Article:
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Georgetown Students Test Their Own Genomes, Face Bioethics Issues

February 4, 2015 – Students confronted bioethics issues firsthand in a Georgetown Introduction to Bioethics course in which they had the choice to sequence their genome for free using a popular genetic testing kit.

If they chose to take the test, they would have access to information about their ancestral roots, as well as access to raw data that could be analyzed to glean health or medical information.

The results were presented yesterday at the Georgetown Kennedy Institute of Ethics’ annual Conversations in Bioethics.

Facing the Choice

“I knew that I didn't want to open the Pandora’s Box that was my medical information,” says Rachel Habib (C’17).

When an earlier, physician-administered genetic test served up information she found more worrisome than comforting, she learned the hard way that knowledge isn’t always power.

Many classmates shared her perspective.

“I am not at a place in my life where I necessarily want to be making life choices based on probabilities of developing some terminal illness or otherwise unpleasant life circumstance,” said one, who chose to remain anonymous. “I just want to live my life.”

Others were more concerned about what information about their ancestry might mean.

Questioning Heritage

Jesse Flores speaking with microphone in Gaston Hall as others look on, seated Introduction to Bioethics student Jesse Flores (C'16) presents his genetic testing results and reflections during the Kennedy Institute of Ethics' annual Conversations in Bioethics forum Feb. 3 in Gaston Hall.

Jesse Flores (C’16), took the test and was surprised to learn that what he’d always believed to be a uniform Hispanic heritage was anything but. His genomics showed a large presence of Southern European traits.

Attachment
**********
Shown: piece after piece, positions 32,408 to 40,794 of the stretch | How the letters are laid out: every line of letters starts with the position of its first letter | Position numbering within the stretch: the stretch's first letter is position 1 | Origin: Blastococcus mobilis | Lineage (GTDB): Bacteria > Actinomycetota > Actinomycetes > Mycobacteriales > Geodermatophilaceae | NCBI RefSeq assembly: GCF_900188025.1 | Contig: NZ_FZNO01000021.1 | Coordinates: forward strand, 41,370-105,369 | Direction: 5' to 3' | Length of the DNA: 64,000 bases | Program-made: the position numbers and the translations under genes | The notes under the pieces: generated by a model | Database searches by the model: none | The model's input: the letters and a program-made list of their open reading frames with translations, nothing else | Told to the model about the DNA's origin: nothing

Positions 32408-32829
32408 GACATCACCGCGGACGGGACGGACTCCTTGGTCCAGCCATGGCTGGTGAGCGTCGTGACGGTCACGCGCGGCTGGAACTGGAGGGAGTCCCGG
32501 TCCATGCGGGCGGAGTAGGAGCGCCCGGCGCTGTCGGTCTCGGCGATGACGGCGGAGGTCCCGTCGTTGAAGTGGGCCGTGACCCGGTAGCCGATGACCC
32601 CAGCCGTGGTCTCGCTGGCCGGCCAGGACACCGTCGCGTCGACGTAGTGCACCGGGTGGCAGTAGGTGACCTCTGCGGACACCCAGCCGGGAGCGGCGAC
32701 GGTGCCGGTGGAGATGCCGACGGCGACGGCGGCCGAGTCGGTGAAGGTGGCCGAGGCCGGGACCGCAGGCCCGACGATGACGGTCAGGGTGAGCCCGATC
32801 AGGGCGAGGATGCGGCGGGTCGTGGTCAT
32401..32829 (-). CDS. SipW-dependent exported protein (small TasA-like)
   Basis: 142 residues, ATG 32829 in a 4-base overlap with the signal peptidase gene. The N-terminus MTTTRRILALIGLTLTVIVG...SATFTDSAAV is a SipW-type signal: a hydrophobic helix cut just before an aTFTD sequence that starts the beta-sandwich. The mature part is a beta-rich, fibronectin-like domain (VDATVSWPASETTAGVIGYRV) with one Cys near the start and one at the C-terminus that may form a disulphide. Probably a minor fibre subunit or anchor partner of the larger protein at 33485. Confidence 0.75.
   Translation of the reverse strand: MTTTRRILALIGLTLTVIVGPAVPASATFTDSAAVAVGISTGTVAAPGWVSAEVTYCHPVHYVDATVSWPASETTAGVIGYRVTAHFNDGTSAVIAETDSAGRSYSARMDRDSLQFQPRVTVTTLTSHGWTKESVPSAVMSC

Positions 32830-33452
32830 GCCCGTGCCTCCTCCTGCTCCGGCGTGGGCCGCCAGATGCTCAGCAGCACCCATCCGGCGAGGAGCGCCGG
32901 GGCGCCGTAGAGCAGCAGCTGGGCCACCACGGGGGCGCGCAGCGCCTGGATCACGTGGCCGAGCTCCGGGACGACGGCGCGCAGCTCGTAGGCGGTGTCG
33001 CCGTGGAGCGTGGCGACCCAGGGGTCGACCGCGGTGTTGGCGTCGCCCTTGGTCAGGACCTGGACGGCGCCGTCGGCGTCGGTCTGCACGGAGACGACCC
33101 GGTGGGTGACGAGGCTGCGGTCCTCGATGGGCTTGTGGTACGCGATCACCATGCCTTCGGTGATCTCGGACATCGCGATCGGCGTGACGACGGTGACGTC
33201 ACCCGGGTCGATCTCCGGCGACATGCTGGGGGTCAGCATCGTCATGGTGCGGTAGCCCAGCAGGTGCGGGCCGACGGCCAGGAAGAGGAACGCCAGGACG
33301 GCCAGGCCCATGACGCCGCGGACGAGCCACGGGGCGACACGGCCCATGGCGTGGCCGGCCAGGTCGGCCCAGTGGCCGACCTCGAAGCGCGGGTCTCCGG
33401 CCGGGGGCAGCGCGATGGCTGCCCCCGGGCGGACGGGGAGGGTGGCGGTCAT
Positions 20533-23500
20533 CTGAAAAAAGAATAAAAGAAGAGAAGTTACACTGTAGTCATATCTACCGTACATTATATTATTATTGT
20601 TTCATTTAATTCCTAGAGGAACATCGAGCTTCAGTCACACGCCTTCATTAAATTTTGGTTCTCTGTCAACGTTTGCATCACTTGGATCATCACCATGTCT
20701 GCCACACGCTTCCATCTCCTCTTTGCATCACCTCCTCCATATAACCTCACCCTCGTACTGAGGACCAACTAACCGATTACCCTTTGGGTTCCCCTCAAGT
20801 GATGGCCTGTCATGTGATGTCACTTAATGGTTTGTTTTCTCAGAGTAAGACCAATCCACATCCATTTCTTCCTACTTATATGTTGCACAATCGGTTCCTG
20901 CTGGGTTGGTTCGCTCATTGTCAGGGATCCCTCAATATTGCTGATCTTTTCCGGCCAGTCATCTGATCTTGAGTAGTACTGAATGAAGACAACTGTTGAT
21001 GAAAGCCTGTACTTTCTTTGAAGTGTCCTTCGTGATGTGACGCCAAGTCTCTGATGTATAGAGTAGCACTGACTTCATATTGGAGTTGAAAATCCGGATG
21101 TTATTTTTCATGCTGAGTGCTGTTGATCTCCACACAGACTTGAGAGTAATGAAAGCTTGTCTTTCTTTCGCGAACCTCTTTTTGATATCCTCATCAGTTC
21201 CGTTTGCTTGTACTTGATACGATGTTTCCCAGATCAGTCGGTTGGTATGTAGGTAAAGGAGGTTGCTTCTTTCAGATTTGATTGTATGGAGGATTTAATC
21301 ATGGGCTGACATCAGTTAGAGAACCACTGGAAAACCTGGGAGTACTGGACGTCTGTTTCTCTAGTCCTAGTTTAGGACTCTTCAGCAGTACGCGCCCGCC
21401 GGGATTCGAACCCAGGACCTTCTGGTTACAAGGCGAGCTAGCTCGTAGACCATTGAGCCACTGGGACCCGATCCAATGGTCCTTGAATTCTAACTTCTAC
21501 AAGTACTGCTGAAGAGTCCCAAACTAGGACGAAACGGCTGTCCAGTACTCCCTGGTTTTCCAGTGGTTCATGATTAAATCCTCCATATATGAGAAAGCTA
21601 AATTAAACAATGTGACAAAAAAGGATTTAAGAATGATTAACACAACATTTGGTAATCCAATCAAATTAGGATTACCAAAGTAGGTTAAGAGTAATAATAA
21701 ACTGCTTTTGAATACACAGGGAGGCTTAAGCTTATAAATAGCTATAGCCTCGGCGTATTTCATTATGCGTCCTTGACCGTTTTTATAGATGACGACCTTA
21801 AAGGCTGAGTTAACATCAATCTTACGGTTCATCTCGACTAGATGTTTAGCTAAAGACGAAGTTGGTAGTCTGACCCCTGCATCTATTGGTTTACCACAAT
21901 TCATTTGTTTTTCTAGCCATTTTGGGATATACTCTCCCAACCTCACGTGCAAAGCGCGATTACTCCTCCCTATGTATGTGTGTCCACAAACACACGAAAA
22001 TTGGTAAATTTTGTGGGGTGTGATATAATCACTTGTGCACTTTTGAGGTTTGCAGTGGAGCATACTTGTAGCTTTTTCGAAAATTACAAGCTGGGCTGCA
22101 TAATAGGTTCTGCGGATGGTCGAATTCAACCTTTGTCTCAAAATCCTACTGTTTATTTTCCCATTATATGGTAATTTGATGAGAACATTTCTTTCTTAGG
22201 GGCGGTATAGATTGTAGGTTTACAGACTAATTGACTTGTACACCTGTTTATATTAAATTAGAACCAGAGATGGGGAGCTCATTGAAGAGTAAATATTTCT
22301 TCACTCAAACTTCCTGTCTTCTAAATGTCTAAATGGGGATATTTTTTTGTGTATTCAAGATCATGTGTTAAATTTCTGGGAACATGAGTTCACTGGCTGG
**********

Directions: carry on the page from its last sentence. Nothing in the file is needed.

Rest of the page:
“I'm still unsure how to respond to people [who] ask about my background,” he says, “but I have begun experimenting with explaining [my genetic testing experience] to them as a way of communicating my uncertainty.”

Some students took the test and were surprised to be offered an opportunity to connect with “genetic matches” who were also in the system – cousins, and even half-siblings.

When an unknown cousin reached out to Taylor Tobin (C’17) after she completed the test, she was flummoxed. 

“I didn’t know what to do,” she says, “but the articles we had read [for class] started to feel way more real.”

Making Bioethics Concrete

Making abstract issues “way more real” is, of course, what the genetic testing project was all about.

The class, co-taught by Maggie Little, associate professor of philosophy and director of Georgetown’s Kennedy Institute of Ethics, and designer Arjun Dhillon, involved a studio-based model of learning that aims to foster creativity, experimentation, risk-taking and an authentic engagement with key issues in bioethics.

“In bioethics, as in any area of ethics engaged with the real world, theory must eventually translate into action,” says Little. “We helped our students wrestle with abstract ethical issues around privacy, race and ethnic identity, and medical decision-making – in the context of making a very real, very personal choice.”

In the end, of the 20 students enrolled in the class, 18 chose to sequence their genomes.

Life-Changing Experience

Bioethics wasn't a class, EthicsLab wasn't a classroom – it was a life-changing, defining experience."

Nandini Mullaji (SFS'17), Introduction to Bioethics Student

“Bioethics was without a doubt the greatest class I have taken at Georgetown,” says Nandini Mullaji (SFS’17). “I found myself collaborating with students across the four schools, embracing uncertainty, ambiguity and shades of grey, and actually applying classroom knowledge and skills to the real world.”

Emily Carbone (NHS’17) says the studio setting helped her learn "new ways to think and also develop my ideas that I don't think I could learn in many other classes.”

“In 15 weeks, I didn't just learn about bioethics and philosophical dilemmas, I learned so much about myself and the real business of living,” Mullaji adds. “Bioethics wasn't a class, EthicsLab wasn't a classroom – it was a life-changing, defining experience.”